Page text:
Texas Style Carne Guisada
My youngest daughter and her husband are currently in Bali, Indonesia and were homesick for some good Texas style Mexican food. I am posting this blog so they can fix some Carne Guisada for their new friends in Bali.
Growing up in West Texas, Mexican food was a staple in our diets. Most of us had Mexican food almost as much as we did American cuisine and sometimes a blend of both. As I grew older I spent the summers working as a cowboy on ranches from the Red River to the Hill Country and all the way out to the Trans Pecos. Each area served a little bit different kind of Tex-mex food and all tasted a little different. Each dish was influenced by the people that lived there. One of my favorites was Carne Guisada. It was eaten with rice, peppers and tortillas on the side. Other places it was wrapped in tortillas and eaten as tacos or burritos. Many times I had it as the main ingredient in breakfast tacos. I like to serve homemade Carne Guisada with Spanish style rice, refried beans, flour tortillas and lots of peppers. I have even been known to stop at one of the Mexican fast food chains to get my fix of Carne Guisada.
This wonderful Mexican stew is made in many variations and one can use most any meat or peppers in its creation. I have eaten it made from beef, pork, venison and other game meats. No one way is right and I enjoy trying it all over this great State. Some versions have potatoes and other vegetables. One of my favorites is a New Mexico version full of green chilies and sweet onion. My most memorable meal of Carne Guisada took place on a horseback sheep hunt on the Big Bend Ranch State Park. My brother-by-choice and I had hired a couple of vaqueros as guides and they had taken us up in the rough high desert country in search of Aoudad sheep. At lunch we let the horses and our backsides take a rest while we sat and ate Carne Guisada tacos that had been packed in our saddle bags. We sat on a high mesa where there had once been an Apache village, the circles where the wikiups were placed still visible all these many years later. As we ate we were looking across the Rio Grande into the majestic mountains of Mexico. That day I ate an authentic meal with people from a different world thinking of Apaches while taking in a view I will never forget.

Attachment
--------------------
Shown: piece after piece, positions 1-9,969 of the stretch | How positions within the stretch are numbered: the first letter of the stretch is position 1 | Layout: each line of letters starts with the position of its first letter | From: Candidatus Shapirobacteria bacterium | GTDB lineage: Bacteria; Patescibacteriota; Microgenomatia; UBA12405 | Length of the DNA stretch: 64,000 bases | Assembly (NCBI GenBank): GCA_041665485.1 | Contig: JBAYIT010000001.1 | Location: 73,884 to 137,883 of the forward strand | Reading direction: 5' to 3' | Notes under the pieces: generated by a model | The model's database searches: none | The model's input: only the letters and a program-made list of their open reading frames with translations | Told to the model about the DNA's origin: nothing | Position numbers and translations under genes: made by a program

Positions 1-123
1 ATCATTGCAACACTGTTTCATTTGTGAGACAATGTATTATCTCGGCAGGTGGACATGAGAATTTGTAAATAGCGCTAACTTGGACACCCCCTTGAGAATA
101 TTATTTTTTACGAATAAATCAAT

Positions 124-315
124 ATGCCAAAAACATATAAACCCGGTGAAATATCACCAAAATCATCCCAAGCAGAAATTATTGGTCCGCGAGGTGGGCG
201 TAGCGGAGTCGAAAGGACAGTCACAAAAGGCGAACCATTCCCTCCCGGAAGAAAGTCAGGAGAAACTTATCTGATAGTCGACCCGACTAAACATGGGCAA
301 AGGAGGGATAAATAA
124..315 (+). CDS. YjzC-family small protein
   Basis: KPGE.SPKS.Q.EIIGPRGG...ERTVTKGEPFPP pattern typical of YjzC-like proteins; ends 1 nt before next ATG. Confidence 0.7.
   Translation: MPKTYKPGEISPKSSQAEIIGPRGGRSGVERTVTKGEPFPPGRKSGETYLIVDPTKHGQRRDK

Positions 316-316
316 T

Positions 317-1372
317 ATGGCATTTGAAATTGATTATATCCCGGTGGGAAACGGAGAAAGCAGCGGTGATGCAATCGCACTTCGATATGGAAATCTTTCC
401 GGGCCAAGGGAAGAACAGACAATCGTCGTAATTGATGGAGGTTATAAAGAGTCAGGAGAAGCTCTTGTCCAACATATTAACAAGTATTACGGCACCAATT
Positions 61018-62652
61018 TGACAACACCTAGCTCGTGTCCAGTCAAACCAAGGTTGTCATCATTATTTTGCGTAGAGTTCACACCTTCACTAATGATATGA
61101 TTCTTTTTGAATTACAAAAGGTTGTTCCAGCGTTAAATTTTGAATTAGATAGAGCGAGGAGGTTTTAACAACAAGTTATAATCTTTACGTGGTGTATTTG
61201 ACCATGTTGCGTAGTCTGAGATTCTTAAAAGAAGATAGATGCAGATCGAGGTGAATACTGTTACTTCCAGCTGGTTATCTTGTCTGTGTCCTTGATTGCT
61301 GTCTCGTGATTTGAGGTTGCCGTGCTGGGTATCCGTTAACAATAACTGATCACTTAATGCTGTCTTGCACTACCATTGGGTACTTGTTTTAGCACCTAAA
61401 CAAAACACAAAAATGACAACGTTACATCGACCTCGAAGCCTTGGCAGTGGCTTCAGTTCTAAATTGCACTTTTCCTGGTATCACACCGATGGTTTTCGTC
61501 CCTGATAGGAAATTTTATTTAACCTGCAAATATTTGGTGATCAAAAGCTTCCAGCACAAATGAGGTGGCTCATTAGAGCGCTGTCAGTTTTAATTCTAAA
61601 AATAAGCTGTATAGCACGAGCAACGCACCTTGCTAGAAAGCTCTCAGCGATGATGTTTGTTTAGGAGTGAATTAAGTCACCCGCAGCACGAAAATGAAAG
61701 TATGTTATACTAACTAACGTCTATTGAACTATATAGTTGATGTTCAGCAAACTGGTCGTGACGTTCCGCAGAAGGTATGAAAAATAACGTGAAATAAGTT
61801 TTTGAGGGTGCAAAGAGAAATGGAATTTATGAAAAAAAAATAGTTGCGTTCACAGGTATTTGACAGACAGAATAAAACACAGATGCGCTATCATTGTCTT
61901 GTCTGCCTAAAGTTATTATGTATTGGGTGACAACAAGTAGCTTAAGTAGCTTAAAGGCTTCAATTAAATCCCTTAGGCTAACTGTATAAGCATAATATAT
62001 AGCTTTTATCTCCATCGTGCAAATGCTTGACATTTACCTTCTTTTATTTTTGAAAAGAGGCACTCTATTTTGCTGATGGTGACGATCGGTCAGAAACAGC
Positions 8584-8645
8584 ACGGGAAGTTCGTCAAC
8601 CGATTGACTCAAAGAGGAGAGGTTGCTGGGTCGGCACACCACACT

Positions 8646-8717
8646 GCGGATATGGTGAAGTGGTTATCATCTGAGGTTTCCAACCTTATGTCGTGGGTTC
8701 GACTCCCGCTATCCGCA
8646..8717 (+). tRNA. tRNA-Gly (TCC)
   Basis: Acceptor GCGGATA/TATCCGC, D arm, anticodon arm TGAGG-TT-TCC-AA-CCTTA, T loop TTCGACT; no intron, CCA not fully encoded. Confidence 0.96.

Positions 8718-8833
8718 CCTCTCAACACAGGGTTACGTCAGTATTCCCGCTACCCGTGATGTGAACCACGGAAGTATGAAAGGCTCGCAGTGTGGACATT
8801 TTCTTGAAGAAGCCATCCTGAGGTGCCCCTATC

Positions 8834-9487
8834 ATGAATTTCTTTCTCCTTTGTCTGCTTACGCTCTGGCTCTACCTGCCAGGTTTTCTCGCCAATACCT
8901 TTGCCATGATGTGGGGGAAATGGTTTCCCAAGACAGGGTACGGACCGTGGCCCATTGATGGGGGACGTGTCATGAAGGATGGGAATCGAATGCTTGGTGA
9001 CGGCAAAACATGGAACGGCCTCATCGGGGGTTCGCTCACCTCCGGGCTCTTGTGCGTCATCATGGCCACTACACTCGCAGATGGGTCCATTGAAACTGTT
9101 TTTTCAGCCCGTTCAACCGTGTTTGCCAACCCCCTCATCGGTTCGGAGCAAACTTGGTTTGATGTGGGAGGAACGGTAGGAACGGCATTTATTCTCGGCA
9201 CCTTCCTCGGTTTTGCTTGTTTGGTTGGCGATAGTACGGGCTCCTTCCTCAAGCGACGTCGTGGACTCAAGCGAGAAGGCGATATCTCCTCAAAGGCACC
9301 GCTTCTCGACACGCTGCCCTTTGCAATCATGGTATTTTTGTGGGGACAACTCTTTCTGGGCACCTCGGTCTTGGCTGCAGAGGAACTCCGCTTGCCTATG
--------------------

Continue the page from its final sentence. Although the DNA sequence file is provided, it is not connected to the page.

1 pound stew beef
2 tablespoons vegetable oil
2 tablespoons tomato paste
10 1/2 ounces condensed beef broth, undiluted
1/2 teaspoon ground black pepper
2 cloves garlic, crushed
1 teaspoon chili powder
1/2 teaspoon cumin
1 or 2 small jalapeno or Serrano Chile peppers, chopped
1/2 cup water
2 teaspoons cornstarch, dissolved in a small amount of cold water
Directions: Brown meat in oil on all sides. Pour off excess grease. Add tomato paste [optional], beef broth, salt and pepper, garlic, chili powder, cumin, Chile peppers, and water. Cover and cook on low for 8 to 12 hours, or until meat is very tender. Turn to high and dissolve about 2 teaspoons of cornstarch in small amount of cold water and slowly pour into stew, which is simmering, until proper thickness of gravy is obtained. Serve with rice and warm tortillas, if desired. The longer you let it simmer the better it gets. Good Eating, Wild Ed